The Safe Bet
Humans are so damn obsessed with the afterlife.
And golly, there are so many options to choose from - heaven and hell, of course, with all its variations, then there’s reincarnation, and lastly, but certainly not the least likely: oblivion.
Let’s stop for a minute and entertain the infamous Pascal’s Wager on this particular matter:
If we believe in an afterlife, and it really does exist, and we live our lives with the main purpose of being accepted by that desired posthumous destination, then those efforts can yield infinite gain. If it is not real, but we live our lives like we believe in it anyway, well... we don’t really lose anything (or do we?).
On the other hand, if the afterlife exists and we happen to squander our ticket (by, say, being a thoughtless hedon), then we would have infinite loss. And by that I mean, spending the rest of eternity constantly being whipped by horned demons while simultaneously being on fire definitely sounds like the worst case scenario.
Alternatively, it’s probably not very much fun to reincarnate as an earthworm.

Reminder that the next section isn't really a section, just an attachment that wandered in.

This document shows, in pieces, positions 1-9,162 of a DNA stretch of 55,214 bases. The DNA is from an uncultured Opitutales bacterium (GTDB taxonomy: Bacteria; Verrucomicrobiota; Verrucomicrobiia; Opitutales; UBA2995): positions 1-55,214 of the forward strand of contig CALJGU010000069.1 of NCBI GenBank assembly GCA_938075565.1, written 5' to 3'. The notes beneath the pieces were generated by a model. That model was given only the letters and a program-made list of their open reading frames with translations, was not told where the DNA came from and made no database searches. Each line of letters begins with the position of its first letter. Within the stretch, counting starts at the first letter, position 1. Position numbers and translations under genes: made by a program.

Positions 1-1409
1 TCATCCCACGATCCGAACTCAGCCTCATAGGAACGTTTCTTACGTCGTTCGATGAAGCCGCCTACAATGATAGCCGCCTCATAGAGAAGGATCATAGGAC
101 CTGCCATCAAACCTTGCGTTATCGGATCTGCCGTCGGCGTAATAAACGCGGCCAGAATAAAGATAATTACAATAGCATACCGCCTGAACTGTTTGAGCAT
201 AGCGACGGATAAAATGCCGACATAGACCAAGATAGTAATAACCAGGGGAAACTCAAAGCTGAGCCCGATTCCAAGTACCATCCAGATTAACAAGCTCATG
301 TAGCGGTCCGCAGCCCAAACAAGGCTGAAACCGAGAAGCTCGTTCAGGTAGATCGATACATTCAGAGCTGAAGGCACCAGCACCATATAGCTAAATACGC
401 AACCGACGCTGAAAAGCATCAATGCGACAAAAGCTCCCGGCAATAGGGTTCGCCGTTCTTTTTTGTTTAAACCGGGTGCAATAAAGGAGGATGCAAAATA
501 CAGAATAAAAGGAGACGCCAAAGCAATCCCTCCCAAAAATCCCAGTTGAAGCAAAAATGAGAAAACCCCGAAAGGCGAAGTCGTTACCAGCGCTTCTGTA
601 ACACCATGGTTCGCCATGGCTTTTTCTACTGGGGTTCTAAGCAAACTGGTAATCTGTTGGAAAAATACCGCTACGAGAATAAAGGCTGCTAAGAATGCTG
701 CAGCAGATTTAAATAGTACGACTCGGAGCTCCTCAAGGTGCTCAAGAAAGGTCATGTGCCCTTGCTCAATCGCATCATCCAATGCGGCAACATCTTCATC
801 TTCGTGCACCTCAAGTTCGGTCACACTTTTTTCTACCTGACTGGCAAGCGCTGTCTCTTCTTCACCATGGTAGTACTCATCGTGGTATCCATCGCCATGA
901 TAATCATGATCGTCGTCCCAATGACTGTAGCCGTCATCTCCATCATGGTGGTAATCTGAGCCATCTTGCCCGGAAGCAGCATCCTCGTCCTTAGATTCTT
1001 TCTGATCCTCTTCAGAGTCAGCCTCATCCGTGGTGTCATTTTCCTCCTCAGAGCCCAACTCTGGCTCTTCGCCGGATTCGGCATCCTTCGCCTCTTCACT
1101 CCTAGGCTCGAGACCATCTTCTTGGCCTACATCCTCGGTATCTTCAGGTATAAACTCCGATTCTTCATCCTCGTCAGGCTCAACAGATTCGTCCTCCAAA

So if you were a betting man (or woman), how would you wager?
It sounds like it makes perfect sense to work for a ticket to the pearly gates just in case. Doesn’t it? Pascal even goes as far as to say: even if you can’t believe, just act like you do. It’s still the safer bet, apparently.
The biggest pitfall of Pascal’s wager of course, is that it assumes there are only two choices. Afterlife or no afterlife. God or no God. It kind of skips the vital question of: but wait, which God? Which afterlife? Depending on which one you decide, the process of acquiring your eternal ticket can be very different. Because what if you buy the wrong ticket?
In ancient Egypt, for example, you better have a really nice tomb.
I’m being facetious. Nobody really has a definitive answer, do they? Or if they do, it’s more likely they just decided to double down on their wager. Like a gambler who went full tilt.
I do find it very interesting, though, that from essentially the beginning of time the vast majority of humans pretty much decided: “yeah, there’s gotta be something after all this, right? It can’t just be nothing... can it?”
It’s almost as if to long for the hereafter is in our genes or something. Though, to be fair, oblivion after death - after life - does sound pretty anticlimactic.